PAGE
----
Microsoft MVP Keith Garner is a Solutions Architect at 1E. Prior to joining us, however, Keith spent over twenty years as an IT consultant, working the Windows Product Group, the Surface Product Group, and the Configuration Manager Group, among others. He also worked for Microsoft IT, where he helped design and implement the Windows deployment system used internally there. Who better, then, to tell us all about Microsoft’s recent MVP Global Summit?
Thomas McGrath: For people that don’t already know, Keith, fill us in on what the MVP Global Summit is all about?
Keith Garner: Microsoft has communities of experts not limited to people at Microsoft: there’s a huge community of people out there who become experts in Microsoft technology, who answer questions, who debug issues, who know how to get things done. Microsoft created the MVP programme to reward and congratulate and thank those people.
One of the perks is that every year they have a summit. People are invited to Redmond, Washington, to hear about some new products other new developments, and to interact with the product groups. They can also talk about new features, and do other fun stuff, too: griping, complaining, learning about new stuff, you name it.
There are several 1E employees who are MVPs in the Configuration Manager space. My expertise is in Windows IT and Devices – all that sort of stuff. I went to sessions regarding the new surface devices, Windows deployment strategies and related topics.
Any conspicuous trends on show?
One of the biggest trends I saw was this kind of embracing of open source at Microsoft, of community involvement in developing Microsoft products, and of getting feedback and listening to customers.
This is great. We want Microsoft to listen to their customers, because we have a lot to say. And they’re incorporating that feedback – they’re really listening. Configuration Manager is doing that too. There’s a site called UserVoice where people can add in things they want to add to Configuration Manager, and Microsoft has been adding those in. I know Mike Terrill of 1E has been adding all sorts of new features he wanted to see added.
Are you surprised to see Microsoft embracing this community ethos?
Yeah. I’m old school Microsoft: back then, Microsoft didn’t do open source. We made the source and then it’s intellectual property. Ultimately, though, Microsoft needs people to be excited about their products, and to want to develop for their products. Open source is one way to do so.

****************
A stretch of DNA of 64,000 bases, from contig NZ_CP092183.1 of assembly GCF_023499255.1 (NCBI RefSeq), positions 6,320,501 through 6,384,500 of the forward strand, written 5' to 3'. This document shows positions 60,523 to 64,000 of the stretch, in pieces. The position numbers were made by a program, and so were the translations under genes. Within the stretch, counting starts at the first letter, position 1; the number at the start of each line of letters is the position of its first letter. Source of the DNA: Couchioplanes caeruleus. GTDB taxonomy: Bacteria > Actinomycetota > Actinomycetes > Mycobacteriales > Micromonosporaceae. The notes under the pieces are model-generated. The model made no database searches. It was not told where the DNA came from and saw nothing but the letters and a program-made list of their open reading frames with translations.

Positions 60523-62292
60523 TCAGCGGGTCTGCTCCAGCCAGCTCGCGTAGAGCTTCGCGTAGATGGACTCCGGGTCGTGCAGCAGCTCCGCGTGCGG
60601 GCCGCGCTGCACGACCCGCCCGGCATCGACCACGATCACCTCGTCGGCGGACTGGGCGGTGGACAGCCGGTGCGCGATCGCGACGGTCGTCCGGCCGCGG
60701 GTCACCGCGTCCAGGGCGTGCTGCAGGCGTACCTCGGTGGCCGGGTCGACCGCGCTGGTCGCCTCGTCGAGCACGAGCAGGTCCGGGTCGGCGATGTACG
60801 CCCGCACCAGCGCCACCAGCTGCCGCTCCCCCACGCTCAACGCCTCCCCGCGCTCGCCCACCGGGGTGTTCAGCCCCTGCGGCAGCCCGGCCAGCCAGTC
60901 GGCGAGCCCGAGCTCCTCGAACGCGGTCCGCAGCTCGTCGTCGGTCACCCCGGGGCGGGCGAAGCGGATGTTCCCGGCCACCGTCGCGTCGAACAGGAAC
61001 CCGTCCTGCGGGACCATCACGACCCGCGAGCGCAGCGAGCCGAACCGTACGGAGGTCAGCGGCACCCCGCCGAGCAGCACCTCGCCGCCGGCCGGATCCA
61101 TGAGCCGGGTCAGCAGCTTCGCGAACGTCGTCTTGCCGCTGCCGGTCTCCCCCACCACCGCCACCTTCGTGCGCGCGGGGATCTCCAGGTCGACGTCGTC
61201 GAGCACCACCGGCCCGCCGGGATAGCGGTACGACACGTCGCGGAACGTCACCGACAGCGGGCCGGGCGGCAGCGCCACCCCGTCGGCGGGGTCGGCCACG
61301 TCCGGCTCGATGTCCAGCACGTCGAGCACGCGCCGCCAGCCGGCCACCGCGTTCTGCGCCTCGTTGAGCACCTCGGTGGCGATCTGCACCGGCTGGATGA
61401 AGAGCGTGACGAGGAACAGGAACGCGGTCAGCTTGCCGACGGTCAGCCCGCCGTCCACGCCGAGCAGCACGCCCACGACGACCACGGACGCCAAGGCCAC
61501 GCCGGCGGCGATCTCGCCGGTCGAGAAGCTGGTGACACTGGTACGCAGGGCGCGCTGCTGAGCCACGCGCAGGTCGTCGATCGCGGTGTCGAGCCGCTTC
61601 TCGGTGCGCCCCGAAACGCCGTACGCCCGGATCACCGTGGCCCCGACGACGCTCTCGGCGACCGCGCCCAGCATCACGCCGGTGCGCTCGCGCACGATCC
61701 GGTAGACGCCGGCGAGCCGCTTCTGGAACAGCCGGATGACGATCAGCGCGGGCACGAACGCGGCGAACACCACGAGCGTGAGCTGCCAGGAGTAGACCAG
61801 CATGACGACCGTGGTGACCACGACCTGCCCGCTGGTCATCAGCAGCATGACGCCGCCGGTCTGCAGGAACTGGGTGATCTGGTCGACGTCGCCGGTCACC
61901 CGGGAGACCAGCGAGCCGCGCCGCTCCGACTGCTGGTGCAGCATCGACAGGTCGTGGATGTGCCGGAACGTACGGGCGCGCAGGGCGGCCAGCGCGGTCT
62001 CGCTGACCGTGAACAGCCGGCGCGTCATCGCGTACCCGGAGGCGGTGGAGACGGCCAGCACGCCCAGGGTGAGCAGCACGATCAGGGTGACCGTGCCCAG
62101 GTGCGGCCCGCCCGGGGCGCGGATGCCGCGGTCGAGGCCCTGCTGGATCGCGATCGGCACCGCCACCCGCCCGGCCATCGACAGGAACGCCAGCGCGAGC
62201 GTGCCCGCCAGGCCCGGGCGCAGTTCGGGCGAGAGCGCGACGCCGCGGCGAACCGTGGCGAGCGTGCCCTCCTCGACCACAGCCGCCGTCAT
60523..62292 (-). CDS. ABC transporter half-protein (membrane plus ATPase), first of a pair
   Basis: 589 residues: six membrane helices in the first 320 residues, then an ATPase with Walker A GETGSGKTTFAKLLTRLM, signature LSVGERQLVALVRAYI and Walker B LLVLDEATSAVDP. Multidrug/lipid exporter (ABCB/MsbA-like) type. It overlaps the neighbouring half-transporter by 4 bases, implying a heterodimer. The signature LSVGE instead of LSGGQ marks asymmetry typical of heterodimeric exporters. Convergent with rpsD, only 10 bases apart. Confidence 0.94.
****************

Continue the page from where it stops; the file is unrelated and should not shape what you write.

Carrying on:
Microsoft has always had things like SDKs or development kits or environments that you could use, and those are very open, with examples and source codes. Now, though, there’s been a big sea change. For example, there’s a new scripting language called PowerShell, which is the de facto management scripting language for servers. Just last year they decided to release the entire environment in open source, and make that available. Seeing core components being released in open source was shocking – but it’s great to see Microsoft embracing it, at least in some areas.
What changes in the enterprise IT landscape did the summit point towards?
One of the biggest changes that I see are really bring your own devices. Why bother creating custom OS images in your lab, when the operating system that you get from Dell, from HP and Lenovo, already have an OS? Microsoft is going to make it easy in Windows 10 Version 1607 to convert from pro to enterprise right out of the box. How can IT Departments become ready, not putting applications in your image, but making them available through Shopping or other online portals, making it easier to install applications that way? It’s a change but it’s going to be cool.
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